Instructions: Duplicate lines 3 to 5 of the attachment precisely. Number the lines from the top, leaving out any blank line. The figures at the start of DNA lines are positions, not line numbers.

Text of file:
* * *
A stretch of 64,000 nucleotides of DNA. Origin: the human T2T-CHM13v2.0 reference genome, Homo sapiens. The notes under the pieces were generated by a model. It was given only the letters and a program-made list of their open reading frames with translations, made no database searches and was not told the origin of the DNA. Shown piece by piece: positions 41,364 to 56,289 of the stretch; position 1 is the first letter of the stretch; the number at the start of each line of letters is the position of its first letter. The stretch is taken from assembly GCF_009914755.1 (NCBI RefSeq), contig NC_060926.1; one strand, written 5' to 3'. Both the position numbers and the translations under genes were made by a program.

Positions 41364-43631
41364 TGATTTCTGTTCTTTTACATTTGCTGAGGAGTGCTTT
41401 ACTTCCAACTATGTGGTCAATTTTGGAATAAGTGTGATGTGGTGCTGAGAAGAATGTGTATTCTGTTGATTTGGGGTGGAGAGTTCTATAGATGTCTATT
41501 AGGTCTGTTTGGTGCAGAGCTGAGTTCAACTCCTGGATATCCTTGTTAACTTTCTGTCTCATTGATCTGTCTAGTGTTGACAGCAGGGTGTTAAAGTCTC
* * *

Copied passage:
41364 TGATTTCTGTTCTTTTACATTTGCTGAGGAGTGCTTT
41401 ACTTCCAACTATGTGGTCAATTTTGGAATAAGTGTGATGTGGTGCTGAGAAGAATGTGTATTCTGTTGATTTGGGGTGGAGAGTTCTATAGATGTCTATT
41501 AGGTCTGTTTGGTGCAGAGCTGAGTTCAACTCCTGGATATCCTTGTTAACTTTCTGTCTCATTGATCTGTCTAGTGTTGACAGCAGGGTGTTAAAGTCTC